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National Security Adviser: US Believes Mehsud Dead


U.S. President Barack Obama's national security adviser says the United States believes Pakistani Taliban leader Baitullah Mehsud is dead.

Retired General Jim Jones said Sunday on Fox News Sunday that all the evidence Washington has suggests Mehsud died last week. Reports from Pakistan said Mehsud was killed by a U.S. missile strike on his father-in-law's compound.

Jones said there appears to be dissension in Mehsud's organization, but he could not confirm Saturday's reports of a shooting involving two rival Taliban commanders fighting over who would succeed the leader.

Pakistani officials said reports suggest a fight erupted during a meeting (shura) between Wali-ur-Rehman and Hakimullah Mehsud, and that one of them died.

Another Taliban commander, Noor Sayed, denied there had been any such confrontation. Reuters reported Sunday that Rehman called one of its reporters to deny that any meeting took place.

Mehsud commanded Tehrik-e-Taliban Pakistan, a network of at least 13 groups, and claimed responsibility for suicide bombings across Pakistan.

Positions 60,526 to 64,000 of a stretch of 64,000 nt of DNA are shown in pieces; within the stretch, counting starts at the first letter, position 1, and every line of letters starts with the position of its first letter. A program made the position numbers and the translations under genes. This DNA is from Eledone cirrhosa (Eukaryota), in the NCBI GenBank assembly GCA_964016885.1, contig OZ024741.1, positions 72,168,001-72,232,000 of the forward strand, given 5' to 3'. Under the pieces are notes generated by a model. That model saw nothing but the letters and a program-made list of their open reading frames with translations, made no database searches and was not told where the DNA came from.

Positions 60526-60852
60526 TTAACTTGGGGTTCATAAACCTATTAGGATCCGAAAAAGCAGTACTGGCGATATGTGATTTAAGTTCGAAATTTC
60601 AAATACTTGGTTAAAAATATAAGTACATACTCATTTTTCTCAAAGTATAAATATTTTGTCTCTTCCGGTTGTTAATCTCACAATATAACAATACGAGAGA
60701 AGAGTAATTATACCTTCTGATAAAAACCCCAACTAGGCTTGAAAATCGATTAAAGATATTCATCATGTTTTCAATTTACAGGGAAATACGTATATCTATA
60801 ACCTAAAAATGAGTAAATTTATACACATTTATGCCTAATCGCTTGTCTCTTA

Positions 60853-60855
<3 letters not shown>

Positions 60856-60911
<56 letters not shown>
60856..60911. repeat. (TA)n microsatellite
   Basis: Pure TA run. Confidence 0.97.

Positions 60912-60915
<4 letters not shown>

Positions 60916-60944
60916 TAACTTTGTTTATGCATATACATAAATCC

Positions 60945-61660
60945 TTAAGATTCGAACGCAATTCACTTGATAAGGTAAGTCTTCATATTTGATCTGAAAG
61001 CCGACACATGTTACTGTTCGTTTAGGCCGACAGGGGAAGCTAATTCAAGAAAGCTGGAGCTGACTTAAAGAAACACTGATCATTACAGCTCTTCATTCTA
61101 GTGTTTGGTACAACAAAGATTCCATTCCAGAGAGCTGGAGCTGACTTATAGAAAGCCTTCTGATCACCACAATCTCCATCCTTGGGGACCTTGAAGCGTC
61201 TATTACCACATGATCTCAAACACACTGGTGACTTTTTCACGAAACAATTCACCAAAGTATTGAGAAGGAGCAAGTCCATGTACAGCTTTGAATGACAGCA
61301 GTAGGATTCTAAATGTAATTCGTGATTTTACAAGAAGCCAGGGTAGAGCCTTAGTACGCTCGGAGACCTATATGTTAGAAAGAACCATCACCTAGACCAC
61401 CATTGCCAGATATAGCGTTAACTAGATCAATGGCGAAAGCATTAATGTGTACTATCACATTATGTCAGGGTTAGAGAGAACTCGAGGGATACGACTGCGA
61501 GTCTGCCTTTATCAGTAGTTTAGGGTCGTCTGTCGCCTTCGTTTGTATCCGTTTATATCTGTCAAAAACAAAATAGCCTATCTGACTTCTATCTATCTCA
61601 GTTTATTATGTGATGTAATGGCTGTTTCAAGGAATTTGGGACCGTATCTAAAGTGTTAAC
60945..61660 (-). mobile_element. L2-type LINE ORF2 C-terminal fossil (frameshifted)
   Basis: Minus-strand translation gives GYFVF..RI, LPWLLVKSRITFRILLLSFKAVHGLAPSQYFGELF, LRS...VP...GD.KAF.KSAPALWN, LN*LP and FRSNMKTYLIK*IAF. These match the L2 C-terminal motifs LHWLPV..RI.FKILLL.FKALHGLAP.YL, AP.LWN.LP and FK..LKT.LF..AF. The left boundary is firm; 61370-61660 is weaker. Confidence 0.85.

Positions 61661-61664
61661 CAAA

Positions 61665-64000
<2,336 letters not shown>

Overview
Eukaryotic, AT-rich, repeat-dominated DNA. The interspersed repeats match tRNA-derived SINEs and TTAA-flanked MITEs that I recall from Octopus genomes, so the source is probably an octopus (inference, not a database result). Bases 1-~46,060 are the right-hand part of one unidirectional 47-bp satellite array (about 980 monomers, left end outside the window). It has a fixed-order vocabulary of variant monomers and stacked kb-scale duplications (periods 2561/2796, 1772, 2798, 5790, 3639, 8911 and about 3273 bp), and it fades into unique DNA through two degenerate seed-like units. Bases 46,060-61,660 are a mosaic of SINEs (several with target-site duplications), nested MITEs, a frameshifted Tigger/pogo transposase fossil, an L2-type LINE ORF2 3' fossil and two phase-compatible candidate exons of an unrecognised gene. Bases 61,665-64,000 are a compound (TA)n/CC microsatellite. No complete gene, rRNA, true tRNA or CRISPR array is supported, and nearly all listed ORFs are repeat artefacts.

The Pakistani government accused Mehsud of being behind the assassination of former Prime Minister Benazir Bhutto in December 2007, a charge he denied.

The United States put a $5 million bounty on Mehsud, who it says had close ties to al-Qaida operatives.

Meanwhile, police in southwestern Pakistan say they found the bullet-ridden bodies of four of their fellow officers early Sunday.

Separatist rebels in the country's Baluchistan province had acknowledged kidnapping the police. During the past few weeks, the rebels have killed 12 police officers.

Officials say the separatists are holding 10 other hostages with demands that the government releases prisoners.

For years, armed militants and other nationalist groups in Baluchistan have been campaigning for greater control of the province's gas and other resources.

Some information for this report was provided by AFP, AP and Reuters.


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